By Guy Trafford
The Fonterra end of season financial report is now widely disseminated. Response has been mixed with some accepting that what was done needed to be done while others are asking for an apology from New Zealand’s largest company.
The general view is that Fonterra has the support of its shareholders. However, I would suggest this is only because there are effectively no other viable options for most.
What has been a surprise, to me at least, has been the lift in the Fonterra share price going from $3.17 on Monday up to the latest price of $3.50. This is still well down on the $4.90 it was at a year ago, but an improvement on recent history. Presumably this means that rock bottom has been hit and passed.
With a new beginning starting with the reset of this week, we can at least hope this is the case. The almost unbelievable actions that lead to the squandering of over $1.4 bln over recent years however will leave a deep imprint upon supplier farmers, especially as the costs with the zero dividends and reduced payouts continue. The biggest shame is the total loss of opportunities squandered by the misguided forays which could have been used to create a more differentiated product and story from the rest of the world, and leverage off the New Zealand story (warts and all).
The new/current strategy of focusing on within New Zealand and the back-to-basics approach is been driven by pragmatism with no cash left to exploit opportunities, and farmers appetite to venture into the unknown is going to be heavily discounted. Some are predicting with the pressure on the regions to reduce cow numbers plus a trickle of farmers moving to other processors, the efficiencies of factories will reduce putting more pressure on the company. The closing of the ex-Kapiti plant with the loss of 35 jobs may be only the thin end of the wedge. Farmers, no doubt will be looking at head office for further reductions there.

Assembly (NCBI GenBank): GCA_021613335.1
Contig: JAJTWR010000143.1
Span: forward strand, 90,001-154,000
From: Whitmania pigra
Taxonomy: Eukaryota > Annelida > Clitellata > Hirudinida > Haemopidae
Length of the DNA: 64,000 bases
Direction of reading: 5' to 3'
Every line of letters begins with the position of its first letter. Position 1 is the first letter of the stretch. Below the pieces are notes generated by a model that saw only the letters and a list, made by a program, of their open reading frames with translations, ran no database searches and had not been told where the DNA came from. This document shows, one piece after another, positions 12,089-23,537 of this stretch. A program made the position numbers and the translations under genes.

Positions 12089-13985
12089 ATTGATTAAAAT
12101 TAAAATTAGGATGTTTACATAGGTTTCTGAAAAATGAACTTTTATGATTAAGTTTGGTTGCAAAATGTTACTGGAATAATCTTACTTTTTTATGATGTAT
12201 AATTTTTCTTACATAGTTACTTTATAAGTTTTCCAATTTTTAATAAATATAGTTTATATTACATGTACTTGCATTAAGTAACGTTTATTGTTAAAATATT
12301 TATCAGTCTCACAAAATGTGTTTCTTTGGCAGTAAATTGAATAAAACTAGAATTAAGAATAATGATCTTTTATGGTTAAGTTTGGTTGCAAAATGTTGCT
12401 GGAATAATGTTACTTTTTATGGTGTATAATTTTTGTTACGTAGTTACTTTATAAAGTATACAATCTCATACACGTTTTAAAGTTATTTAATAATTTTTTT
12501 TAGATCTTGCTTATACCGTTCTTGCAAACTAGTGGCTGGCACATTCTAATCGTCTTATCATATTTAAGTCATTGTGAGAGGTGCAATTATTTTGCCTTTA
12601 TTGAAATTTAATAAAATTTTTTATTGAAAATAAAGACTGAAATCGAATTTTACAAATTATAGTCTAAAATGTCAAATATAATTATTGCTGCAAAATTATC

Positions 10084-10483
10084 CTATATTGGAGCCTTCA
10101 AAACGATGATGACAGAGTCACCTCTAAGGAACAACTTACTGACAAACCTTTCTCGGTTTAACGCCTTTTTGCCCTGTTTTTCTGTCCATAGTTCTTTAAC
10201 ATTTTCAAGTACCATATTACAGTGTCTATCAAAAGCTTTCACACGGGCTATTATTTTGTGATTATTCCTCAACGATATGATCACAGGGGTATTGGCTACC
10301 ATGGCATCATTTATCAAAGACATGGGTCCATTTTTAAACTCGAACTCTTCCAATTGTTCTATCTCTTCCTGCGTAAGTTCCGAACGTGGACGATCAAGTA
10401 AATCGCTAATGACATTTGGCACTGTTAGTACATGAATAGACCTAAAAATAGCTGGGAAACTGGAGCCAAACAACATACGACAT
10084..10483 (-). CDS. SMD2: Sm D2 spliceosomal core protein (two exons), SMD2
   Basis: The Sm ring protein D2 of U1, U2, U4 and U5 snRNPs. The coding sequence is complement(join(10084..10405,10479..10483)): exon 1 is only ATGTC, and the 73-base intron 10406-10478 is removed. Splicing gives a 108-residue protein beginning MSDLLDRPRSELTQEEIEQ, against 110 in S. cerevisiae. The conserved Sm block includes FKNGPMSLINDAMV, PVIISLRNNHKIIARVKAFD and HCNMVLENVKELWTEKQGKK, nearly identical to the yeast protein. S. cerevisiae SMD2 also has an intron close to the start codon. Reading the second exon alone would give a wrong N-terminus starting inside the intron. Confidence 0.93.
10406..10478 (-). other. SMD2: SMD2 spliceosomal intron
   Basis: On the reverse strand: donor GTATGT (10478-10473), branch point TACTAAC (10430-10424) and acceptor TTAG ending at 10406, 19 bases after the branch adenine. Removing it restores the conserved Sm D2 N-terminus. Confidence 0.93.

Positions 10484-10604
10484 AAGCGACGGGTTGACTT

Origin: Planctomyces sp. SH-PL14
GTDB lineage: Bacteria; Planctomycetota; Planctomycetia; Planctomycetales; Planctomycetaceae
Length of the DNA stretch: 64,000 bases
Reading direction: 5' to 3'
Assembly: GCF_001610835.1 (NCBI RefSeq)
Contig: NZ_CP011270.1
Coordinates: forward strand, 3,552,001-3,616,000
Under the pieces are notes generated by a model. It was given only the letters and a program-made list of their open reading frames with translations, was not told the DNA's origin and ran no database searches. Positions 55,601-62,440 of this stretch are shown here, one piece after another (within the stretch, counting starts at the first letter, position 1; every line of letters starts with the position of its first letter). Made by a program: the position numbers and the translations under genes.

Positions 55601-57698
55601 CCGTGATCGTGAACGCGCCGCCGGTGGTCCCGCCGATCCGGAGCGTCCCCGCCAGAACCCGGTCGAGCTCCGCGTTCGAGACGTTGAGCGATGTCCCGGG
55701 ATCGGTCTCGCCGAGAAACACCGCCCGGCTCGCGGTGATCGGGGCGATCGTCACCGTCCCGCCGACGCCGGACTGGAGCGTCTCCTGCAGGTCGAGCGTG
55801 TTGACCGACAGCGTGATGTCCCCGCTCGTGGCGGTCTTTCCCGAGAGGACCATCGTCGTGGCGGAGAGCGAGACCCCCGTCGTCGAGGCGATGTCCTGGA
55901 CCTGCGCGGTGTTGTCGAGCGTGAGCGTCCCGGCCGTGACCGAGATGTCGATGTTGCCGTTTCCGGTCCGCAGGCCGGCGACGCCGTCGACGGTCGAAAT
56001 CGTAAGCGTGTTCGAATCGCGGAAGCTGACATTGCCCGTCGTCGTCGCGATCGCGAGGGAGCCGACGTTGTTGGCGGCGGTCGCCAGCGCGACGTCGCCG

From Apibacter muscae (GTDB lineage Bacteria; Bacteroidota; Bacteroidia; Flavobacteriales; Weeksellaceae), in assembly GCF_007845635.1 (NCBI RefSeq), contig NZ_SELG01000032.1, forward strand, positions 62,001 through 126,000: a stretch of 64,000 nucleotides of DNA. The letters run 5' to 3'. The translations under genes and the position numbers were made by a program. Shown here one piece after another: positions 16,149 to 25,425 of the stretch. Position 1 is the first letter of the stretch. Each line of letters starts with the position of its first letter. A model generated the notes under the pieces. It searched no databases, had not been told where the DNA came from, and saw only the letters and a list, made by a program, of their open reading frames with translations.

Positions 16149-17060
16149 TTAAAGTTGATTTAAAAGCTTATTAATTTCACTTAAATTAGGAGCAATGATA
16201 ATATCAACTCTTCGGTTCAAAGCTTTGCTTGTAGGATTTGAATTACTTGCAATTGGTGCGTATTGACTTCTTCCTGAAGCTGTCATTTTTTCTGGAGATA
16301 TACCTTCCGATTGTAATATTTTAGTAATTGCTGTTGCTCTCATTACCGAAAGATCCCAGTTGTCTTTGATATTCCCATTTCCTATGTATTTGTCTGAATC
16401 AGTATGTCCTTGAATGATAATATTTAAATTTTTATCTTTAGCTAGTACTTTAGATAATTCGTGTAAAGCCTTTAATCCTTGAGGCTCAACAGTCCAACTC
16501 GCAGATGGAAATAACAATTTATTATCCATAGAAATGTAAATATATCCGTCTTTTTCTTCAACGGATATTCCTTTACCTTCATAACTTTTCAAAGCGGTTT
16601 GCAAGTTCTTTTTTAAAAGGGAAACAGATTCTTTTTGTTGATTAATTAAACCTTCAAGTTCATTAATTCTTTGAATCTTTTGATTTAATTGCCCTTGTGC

The new “keep it simple” approach appears to have been welcomed by farmers, and who could blame them. The question now to be considered is what is the way forward? Being a commodities producer provides its own set of risks with our largest company at risk of being left behind and being a price taker. Many of the ill-conceived plans of the past were aimed to get out of the rut that commodities potentially leaves them in. It is just a pity that they weren’t better researched and executed. While this is with the benefit of hindsight there were plenty of questions being raised at the time over these investments.
Miles Hurrell speaking on RNZ this morning was firm in seeing the company’s role is providing a “a sustainable MS price back to farmers and then add value on to that”. He intends to be out and about all next week meeting with farmers. When asked if he believed the Coop could survive with its current capital structure, he believed it could but that would form part of conversations with farmers. He didn’t rule out bringing in outside capital but saw that option as unlikely. Looking to next season and what success would look like; he wanted earning increases, both for the Company and farmers and further debt reduction. He felt that there were unlikely to be large cuts in staff as of the 22,000 employed world-wide, most were involved in the collection and processing of milk and with a freeze on wages for those earning over $100,000 he felt they had sent a message to farmers that head office costs were being constrained.
For farmers there will need to be some serious soul-searching about how the Co-operative goes forward and what the shape of that will be. With the poor performance of the past few years it is going to be difficult for them to loosen the purse strings of the company. So, I suspect it’s going to be a quiet few years ahead as they regroup and regain farmer confidence.